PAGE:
a. Specifying the conditions of the former directly related test and examples of clear business settings that were presumed to meet the test;
b. Determining the meaning of the former associated with test in finding whether expenses have a business purpose;
c. Identify former deductible home entertainment expenses, determine the prior limits on ticket purchases, and cite provisions under which goodwill entertainment was previously deductible, and
c. Specify the remaining statutory exceptions to 274 identifying the repealed exception.
3. Recognize the 50% reduction for meals and pre-2018 entertainment and related expenses including exceptions, determine what constitutes an entertainment facility specifying excluded facility types and costs, and recognize the effect of OBRA 93 on club dues.
4. Identify the tax benefits and substantiation requirements for business gifts, employee achievement awards, and sales incentive awards by:
a. Specifying the business gift dollar limitation and the incidental cost gift exclusion;
b. Recognizing the tax treatment of joint spousal gifts and exclusions to the annual limitation; and
c. Citing conditions that must be met for costs from a 74 qualified plan award program to be deductible.

Chapter 6 Substantiation
At the start of Chapter 6, participants should identify the following topics for study:
* Elements to be substantiated
* Separate expenses
* Adequate records method of substantiation
* Sufficiently corroborated statements method of substantiation
* Exceptional circumstances method of substantiation
* Written policy statements
* Treating vehicle as 100% personal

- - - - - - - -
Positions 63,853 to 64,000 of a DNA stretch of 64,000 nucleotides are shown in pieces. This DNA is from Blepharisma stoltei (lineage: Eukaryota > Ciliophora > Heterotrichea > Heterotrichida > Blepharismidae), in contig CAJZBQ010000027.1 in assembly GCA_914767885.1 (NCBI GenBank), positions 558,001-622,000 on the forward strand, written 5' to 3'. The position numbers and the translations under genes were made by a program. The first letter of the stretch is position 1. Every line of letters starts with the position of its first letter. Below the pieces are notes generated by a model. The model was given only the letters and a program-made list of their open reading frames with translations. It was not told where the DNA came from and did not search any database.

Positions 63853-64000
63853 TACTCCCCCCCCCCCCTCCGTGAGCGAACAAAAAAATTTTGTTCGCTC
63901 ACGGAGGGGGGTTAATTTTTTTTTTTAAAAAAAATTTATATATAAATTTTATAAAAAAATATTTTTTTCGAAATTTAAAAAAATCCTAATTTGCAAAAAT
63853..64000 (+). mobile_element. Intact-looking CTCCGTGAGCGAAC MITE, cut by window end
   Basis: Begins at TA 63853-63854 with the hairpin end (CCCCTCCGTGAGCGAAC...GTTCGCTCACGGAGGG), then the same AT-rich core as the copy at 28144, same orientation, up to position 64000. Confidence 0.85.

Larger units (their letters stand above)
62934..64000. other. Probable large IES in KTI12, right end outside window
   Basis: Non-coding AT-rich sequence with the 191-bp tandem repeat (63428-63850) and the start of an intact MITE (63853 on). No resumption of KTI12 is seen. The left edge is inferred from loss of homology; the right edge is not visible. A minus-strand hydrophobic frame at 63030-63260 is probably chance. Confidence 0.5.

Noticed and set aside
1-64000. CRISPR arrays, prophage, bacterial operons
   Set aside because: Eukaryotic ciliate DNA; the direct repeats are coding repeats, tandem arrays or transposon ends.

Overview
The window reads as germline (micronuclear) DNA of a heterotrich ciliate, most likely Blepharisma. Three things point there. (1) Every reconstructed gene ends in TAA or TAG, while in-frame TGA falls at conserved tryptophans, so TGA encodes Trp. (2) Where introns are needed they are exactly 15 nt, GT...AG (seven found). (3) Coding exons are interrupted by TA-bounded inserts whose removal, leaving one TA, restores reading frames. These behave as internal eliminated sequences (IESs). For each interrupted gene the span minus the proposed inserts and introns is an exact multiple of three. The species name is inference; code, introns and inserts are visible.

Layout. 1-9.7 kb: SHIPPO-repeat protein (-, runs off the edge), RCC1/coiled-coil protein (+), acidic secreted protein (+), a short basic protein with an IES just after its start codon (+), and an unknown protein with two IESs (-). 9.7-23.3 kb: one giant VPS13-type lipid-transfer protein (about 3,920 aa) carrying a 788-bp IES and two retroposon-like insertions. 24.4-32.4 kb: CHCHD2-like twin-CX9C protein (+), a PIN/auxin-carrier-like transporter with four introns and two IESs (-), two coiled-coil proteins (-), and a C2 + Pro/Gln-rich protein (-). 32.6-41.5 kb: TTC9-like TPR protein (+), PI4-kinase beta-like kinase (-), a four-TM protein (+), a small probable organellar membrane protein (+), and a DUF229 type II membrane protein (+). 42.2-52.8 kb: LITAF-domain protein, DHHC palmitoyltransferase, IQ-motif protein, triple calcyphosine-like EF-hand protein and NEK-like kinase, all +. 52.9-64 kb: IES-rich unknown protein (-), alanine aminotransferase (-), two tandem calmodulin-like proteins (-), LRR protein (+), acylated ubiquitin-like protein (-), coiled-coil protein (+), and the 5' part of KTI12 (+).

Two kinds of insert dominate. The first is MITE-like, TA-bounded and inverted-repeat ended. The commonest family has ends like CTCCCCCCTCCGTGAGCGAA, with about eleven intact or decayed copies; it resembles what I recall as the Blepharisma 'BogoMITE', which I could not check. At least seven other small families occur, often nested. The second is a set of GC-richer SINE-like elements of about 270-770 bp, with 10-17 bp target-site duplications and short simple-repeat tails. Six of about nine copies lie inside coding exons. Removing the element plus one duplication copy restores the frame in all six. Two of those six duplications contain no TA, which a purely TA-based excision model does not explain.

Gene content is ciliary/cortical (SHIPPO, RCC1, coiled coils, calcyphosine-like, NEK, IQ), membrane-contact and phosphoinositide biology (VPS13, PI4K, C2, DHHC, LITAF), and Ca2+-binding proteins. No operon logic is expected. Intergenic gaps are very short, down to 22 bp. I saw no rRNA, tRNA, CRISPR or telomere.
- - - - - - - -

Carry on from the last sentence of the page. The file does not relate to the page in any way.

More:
* Exempt vehicles
* Farming vehicles
* Additional information requirements
Learning Objectives
After reading Chapter 6, participants will be able to:
1. Identify expense categories subject to the detailed substantiation requirements of 274(d) and the exceptions to these requirements, and specify elements to be proven and which elements must be proven for the expense type.
2. Cite ways to substantiate travel and pre-2018 entertainment expenses using required records by:
a. Specifying when record entries must be made;
b. Selecting a sampling of the use of listed property for portions of a taxable year; and
c. Identifying documentary evidence.
3. Recognize the sufficiently corroborated statements method of substantiation including when this method can be used, and determine methods that can be used to substantiate the requisite elements of listed property expenditures and how long records should be retained.

Chapter 7 Reporting & Reimbursement of T&E Expenses
At the start of Chapter 7, participants should identify the following topics for study:
* Employees
* Accountable plans
* Adequate accounting
* Non-accountable plans
* Self-employed persons
* Meal & pre-2018 entertainment expenses for self-employed
* When an employer can deduct expenses
* Meals and employer-provided autos
* Disclosure of business use of automobiles
* Disclosure of business use of other listed property
Learning Objectives
After reading Chapter 7, participants will be able to:
1. Identify whether an employee must file Form 2106, determine the substantiation requirements of TRA 86 and Family Support Act 1988, and specify the requirements for an accountable plan and reasonable period of time safe harbors.
2. Determine how to adequately account for travel and other employee business expenses by:
a. Specifying federal per diem rate methods and whether an employer is related to an employee to decide which per diem rate may be used;
b. Identifying incidental expenses under R.R. 2002-63 for accounting purposes and specifying the meal break out and 50% limitation; and
c. Recognizing accountable plans and nonaccountable plans and their correct reporting of employee reimbursements.
3. Determine how to report income and expenses with or without adequate accounting, specify the differences between entertainment and non-entertainment expenses incurred by an independent contractor, identify whether an employer can take deductions for reimbursed travel, meals, and/or business gifts, and determine how to make appropriate disclosures on tax returns of required information.